World-building wise, we got a ton of lore and other info dumped on us. If you follow the Frozen mythos at all, not all of it is surprising–the Broadway musical brought in the Northuldra people or at least something similar to replace the trolls, and had the queen be from them, so that isn’t too shocking. The elements kinda make sense as you bring it in to the relationship with Elsa’s powers. We finally were really able to nail down a time period for the setting between Anna’s Victorian walking skirt in this film, the bicycle in the first film, and now the photographs in this one. Is it a lot? Oh yeah. Is it too much? Meh. For the younger kids who can’t follow that sort of thing, they don’t really care, it looks cool. For the older audience members, we’ve wanted answers so it is satisfying to have them. I’m not saying it’s done in the most elegant of fashions, but it got the job done and I am not going to bash on it for that.

The visuals and the music… Let me just die here. OMG. They did so many intricate touches with the visuals, and all those little touches really show. I wish there was some more in-world explanation for some of it (example: the friggin’ ponytail scene. I had to read an article to get commentary that revealed that Elsa’s braid is mostly ice and so she tied it back with something real before diving into the ocean, it was driving me nuts why they went through the wasted animation but now it makes sense), but the rest is just too cool to be punny. I appreciate the signs that they really consulted with the Sami representatives to get things right with the Northuldra and it shows.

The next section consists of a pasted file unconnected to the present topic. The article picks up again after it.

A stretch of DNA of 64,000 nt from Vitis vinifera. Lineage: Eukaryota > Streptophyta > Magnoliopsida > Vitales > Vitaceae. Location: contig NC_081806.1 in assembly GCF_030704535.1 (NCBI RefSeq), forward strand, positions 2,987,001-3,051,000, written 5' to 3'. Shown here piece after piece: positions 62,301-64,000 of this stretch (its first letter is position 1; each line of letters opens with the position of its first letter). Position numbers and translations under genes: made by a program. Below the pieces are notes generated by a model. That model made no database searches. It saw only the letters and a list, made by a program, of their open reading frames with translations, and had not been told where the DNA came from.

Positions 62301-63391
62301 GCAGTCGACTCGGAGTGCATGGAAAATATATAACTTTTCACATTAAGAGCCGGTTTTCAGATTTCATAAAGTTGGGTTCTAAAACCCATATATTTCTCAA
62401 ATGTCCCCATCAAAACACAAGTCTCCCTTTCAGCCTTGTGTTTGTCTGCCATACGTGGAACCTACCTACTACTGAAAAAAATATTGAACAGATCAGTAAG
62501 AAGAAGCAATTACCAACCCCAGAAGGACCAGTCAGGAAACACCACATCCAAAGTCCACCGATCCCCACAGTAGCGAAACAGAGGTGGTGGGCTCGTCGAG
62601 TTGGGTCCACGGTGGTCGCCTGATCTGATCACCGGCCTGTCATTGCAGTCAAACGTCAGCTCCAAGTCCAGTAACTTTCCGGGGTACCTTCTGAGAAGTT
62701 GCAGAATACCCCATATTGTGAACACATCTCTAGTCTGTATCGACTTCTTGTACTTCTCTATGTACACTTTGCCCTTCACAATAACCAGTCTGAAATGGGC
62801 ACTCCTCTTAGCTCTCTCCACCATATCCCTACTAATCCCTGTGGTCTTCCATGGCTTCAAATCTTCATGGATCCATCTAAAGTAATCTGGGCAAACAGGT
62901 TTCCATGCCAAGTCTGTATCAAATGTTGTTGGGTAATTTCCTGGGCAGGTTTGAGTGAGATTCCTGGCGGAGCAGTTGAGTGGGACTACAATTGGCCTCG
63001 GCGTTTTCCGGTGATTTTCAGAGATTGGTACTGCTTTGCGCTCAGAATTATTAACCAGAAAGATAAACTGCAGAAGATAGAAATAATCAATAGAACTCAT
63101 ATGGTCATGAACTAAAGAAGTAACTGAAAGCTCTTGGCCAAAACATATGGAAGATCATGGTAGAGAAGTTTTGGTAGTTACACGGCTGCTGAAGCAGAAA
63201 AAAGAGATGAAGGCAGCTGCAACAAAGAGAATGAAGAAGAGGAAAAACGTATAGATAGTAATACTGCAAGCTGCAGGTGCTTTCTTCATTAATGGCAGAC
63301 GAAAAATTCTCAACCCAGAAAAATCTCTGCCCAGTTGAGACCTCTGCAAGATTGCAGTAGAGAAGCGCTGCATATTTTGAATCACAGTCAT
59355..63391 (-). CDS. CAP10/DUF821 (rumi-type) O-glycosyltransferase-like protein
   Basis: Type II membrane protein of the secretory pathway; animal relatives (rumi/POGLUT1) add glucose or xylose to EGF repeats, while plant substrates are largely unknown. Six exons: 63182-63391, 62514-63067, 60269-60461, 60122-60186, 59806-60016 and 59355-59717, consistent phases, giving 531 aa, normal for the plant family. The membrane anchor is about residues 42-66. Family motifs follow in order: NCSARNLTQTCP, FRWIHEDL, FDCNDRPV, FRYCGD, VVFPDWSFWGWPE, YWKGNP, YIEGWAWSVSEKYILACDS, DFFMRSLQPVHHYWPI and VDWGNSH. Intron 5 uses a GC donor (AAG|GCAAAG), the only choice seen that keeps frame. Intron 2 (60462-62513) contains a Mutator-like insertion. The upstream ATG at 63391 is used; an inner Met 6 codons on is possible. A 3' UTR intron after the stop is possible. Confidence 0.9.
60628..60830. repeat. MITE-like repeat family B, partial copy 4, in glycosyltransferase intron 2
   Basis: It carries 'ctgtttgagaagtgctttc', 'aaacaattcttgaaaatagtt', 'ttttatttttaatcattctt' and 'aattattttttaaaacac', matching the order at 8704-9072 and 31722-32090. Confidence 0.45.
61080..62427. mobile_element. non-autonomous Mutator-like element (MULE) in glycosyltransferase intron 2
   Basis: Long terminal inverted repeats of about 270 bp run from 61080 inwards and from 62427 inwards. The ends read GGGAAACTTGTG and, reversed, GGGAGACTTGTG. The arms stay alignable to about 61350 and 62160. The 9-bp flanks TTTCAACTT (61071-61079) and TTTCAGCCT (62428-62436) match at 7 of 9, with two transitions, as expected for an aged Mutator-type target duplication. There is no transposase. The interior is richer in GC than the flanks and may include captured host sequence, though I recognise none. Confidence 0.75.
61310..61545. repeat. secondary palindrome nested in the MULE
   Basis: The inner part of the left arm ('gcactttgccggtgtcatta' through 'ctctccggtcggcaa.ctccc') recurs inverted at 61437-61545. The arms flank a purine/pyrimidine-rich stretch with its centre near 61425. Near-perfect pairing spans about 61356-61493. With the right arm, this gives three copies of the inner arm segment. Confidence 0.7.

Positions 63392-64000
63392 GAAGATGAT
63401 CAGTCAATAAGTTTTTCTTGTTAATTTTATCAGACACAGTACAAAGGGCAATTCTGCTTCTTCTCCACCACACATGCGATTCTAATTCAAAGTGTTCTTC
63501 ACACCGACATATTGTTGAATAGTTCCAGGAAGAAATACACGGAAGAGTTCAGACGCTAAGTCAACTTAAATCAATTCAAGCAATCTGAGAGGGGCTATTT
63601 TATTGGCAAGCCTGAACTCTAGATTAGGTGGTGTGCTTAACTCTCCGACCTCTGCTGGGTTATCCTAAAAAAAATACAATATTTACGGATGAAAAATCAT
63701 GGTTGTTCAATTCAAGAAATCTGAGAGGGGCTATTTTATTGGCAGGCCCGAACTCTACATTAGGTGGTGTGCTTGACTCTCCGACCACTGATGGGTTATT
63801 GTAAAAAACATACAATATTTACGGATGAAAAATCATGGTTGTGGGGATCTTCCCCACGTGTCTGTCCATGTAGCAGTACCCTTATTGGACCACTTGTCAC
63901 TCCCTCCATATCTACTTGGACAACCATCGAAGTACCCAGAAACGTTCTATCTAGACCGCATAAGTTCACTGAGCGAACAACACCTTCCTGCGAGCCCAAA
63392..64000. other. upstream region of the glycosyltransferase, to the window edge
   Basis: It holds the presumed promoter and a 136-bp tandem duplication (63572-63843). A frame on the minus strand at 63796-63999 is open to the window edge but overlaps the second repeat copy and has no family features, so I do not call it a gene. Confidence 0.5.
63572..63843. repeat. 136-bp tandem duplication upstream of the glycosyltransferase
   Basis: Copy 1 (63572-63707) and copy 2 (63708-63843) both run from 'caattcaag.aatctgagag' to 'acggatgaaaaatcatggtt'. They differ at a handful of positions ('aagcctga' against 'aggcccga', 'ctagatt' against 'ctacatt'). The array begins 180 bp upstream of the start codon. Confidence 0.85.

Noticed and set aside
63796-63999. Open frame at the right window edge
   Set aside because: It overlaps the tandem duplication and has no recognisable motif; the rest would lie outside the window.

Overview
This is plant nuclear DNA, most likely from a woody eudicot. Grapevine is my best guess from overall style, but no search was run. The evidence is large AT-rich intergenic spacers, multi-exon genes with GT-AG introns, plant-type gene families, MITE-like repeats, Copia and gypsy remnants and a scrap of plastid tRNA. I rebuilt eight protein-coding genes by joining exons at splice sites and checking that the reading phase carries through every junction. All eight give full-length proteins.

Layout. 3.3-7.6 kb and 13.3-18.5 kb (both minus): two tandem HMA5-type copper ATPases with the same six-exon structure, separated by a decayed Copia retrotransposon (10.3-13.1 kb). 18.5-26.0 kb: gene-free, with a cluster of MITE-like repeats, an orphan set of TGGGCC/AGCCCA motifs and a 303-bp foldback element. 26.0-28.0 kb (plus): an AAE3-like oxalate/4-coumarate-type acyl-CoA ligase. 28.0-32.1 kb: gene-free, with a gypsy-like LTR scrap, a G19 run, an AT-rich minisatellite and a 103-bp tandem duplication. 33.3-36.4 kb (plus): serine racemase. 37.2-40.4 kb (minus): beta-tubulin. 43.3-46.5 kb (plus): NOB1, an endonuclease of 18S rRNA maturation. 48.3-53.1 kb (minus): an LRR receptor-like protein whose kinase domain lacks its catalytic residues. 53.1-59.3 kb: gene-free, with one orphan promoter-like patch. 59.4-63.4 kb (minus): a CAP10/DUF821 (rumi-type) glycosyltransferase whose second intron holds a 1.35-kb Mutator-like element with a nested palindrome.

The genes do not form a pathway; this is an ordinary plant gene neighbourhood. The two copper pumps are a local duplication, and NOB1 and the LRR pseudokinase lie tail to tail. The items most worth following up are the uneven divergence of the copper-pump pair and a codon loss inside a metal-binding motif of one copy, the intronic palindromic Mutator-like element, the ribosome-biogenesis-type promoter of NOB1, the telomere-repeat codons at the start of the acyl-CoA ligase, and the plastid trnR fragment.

And some of them, like even though I couldn’t understand everything being said on the water memory of the ship, I still go the feeling and it hit me right in the feels (and you know, set me up for more tears later). Also, the water fight with the water horse was brilliant and exactly what it should have been. That is totally how a pissed off horse would behave, especially with power over water and in its element. And then the ending where it got so excited to go for a run and not be sea/water locked? My heart! Speaking of water and memory and music, UGH THAT GLACIER SCENE. All about it. First scene I started crying in, and you know, it just stayed my favorite through both viewings I’ve had of it.

They did a ton more songs, but they ended up cutting so many and I think they really kept the ones that did the emotional work that they needed them to. “I Seek the Truth” is great, for example, but unneeded after the wreckage done to us on the boat. It really lets the others stand out. The only one I sorta wished stayed or had gotten reworked is “Unmeltable Me.” Does Olaf need a second song? No. But it includes some important info, like that Elsa’s powers have grown. We see it through the later half and she mentions it “Into the Unknown,” but still. I wanted to know more earlier on.

Overall, I think as long as you go in with an open mind and being prepared for a simpler story and yet a lot of info on the world being thrown at you, it works out. I didn’t touch on a lot of things, because I think they make some awesome surprises, especially for adult viewers. (I only had second hand embarrassment the first round, so they are probably just funny for everyone else.) Go see it if you haven’t already.


When Your Characters Rebel…

(I’m not saying this is Season 3 Miraculous Ladybug salt… But I am saying it is probably flavored liberally with it. I will avoid spoilers to the best of my abilities in terms of naming characters, but you know, you might get the gists of it anyway.)

So you have been working on this long running series–whether it’s for TV or a book series, comic run or insert other media here–and you have always had a couple in mind for your endgame. This is the pairing everyone needs to love, this is one that they need to get behind and want to be together. You have distractions and miscommunications in mind, whether you have an outline or just a vague concept in your head, but you also have key moments where they are meant to come together and prove that they can work.

So what do you do when they don’t do it organically, and worse yet, your audience soundly rejects it?